Be reconciled with God
Maintain and deepen unity
In the last month’s talk we spoke about the fact that unity is not an external matter, but an inner relationship that connects people with one another. We have seen that such a relationship has to be renewed and deepened again and again. Therefore, we were reminded by Sr. Sybilla to be vigilant in order to maintain and deepen this oneness. Today we want to think about how this can be done concretely: maintain and deepen the unity.
Convert us … (GL 266)
During the Easter period of penance – commonly referred to as Lent by us – the focus for many is on fasting and renunciation. That is certainly not bad either. But the liturgy suggests another focus: a time of conversion and reconciliation. When we are marked with the ash cross, the priest says: Convert and believe in the gospel! And in the 2nd reading on Ash Wednesday we heard the apostle Paul’s admonition: Be reconciled to God (2 Cor 5:20 ).
That should be our topic today: Reconciliation as a building block of unity.
We know from our own experience how quickly relationships are attacked or even destroyed in everyday life. Righteousness, selfishness, jealousy, arguments … change relationships and often destroy unity. This applies to relationships with one another as well as to relationships with God.
What is sin, we learned that as children in confession class. And based on the 10 commandments, concrete examples were given: not following the parents, hitting the other, taking something away from him, lying …
What is Unfortunate sin , we didn’t learn that in confessional lessons. But we have felt it in everyday life. When we lied to someone, we avoided them. The word sin and the word set apart have the same root. In sin, unity with God and, as a result, unity with one another is destroyed. The story of the first humans (Adam and Eve, Cain and Abel) in Gen 3 and 4 is a striking example of the destruction of unity. And since the first fall, we have had to deal with the power of evil. All the more important then is the apostle’s admonition to be reconciled to God and thus also to one another.
Forgive but don’t forget,
You probably know the phrase: forgive and forget. I cannot agree with this phrase. Certainly there are things that I can forget after the reconciliation. But I can certainly not forget many things. But I don’t have to forget them either. Reconciliation offers me a new quality of life that includes and surpasses previous arguments and injuries. Yes I know you hurt me but my love for you is greater than any guilt. That is reconciliation.
God wants reconciliation
How often does the Holy Scriptures tell us that we humans have turned away from God and broken our covenant with him. In the Old Testament the people of Israel turned away from God again and again and ran after strange idols. The most impressive example of God’s readiness for reconciliation is found in the New Testament in the parable of the prodigal son (Lk 15). The father answers the lost unity between father and son with his arms outstretched. This is how reconciliation works. God’s love is stronger than our guilt. Hence the apostle Paul’s invitation: be reconciled to God (2 Cor 5:20).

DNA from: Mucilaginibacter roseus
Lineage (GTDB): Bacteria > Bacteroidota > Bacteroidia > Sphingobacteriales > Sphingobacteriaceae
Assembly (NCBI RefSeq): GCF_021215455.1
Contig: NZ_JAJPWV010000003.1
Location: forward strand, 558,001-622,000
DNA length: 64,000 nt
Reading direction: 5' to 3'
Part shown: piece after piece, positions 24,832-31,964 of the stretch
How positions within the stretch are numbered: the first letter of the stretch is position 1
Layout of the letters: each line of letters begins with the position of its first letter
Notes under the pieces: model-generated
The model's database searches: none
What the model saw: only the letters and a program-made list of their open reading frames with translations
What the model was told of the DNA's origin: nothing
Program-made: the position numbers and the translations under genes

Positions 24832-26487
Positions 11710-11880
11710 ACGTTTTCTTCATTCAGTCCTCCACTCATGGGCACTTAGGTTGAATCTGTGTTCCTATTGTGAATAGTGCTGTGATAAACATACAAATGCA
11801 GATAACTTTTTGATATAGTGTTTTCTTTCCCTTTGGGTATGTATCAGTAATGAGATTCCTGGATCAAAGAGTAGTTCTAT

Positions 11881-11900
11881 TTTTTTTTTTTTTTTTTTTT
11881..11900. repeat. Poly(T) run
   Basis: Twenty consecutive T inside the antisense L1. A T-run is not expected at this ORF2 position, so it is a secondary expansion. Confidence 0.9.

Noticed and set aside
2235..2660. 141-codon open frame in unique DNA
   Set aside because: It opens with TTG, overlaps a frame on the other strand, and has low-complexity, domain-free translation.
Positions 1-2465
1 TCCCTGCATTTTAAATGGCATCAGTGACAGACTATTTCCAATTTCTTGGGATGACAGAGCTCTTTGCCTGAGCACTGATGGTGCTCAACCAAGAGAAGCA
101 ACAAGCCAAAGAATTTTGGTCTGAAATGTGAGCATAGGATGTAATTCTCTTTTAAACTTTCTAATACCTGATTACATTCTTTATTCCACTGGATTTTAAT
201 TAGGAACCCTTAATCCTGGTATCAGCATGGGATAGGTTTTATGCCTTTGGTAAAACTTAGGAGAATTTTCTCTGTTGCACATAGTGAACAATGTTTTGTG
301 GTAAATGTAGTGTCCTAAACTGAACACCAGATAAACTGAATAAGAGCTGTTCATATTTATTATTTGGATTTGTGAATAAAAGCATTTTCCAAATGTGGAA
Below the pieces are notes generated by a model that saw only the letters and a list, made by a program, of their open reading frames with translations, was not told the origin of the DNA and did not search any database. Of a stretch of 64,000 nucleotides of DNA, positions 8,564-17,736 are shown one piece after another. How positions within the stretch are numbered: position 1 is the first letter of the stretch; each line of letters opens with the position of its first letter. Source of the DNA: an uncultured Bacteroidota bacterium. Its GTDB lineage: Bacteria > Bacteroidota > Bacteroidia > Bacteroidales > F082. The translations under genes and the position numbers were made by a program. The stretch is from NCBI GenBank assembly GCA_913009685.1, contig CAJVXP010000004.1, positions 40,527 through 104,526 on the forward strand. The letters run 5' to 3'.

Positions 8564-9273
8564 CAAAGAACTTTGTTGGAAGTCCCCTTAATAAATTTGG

Cut up and knotted together
Finally, I would like to share with you one more wonderful experience that people can have when they are ready for reconciliation. This experience can best be portrayed in pictures. Two children sit 3 meters apart. Both hold a string in their hand as a sign of their relationship (friendship). Suddenly there is an argument. One of them cuts the cord with a pair of scissors. But the two make up again and the cord is knotted together again. This happens several times. I have often shown this to the children in confessional classes and asked the question: Has anything changed? The first time the children didn’t notice anything. But they soon discovered that the numerous knots had brought both children closer together.
This is how reconciliation works: people move closer together – with one another and with God.
Such is reconciliation
Like a feast after long grief
like a fire in the night.
An open gate in a wall
opened for the sun.
Like a letter after a long silence
like an unexpected greeting.
Like a leaf on a dead branch
Ref .: Such is reconciliation
such must be true peace.
Such is reconciliation
so is forgiven and forgiven. (2x)
Like a rain in the desert
fresh dew on arid land.
Sounds of home for the missing,
old enemies hand in hand.
Like a key in jail
as in distress – land in sight.
Like a way out of distress
like a radiant face.
Like a word of dead words lips,
like a look of hope
Like a light on steep cliffs
like a continent rediscovered.
Like the spring, the morning
Like a song like a poem.
Like life like love
Like God Himself the true light
Prelate Dr. Stefan Dybowski
March 10th, 2021 Monthly talk, St. Augustinus Monastery, Berlin-Lankwitz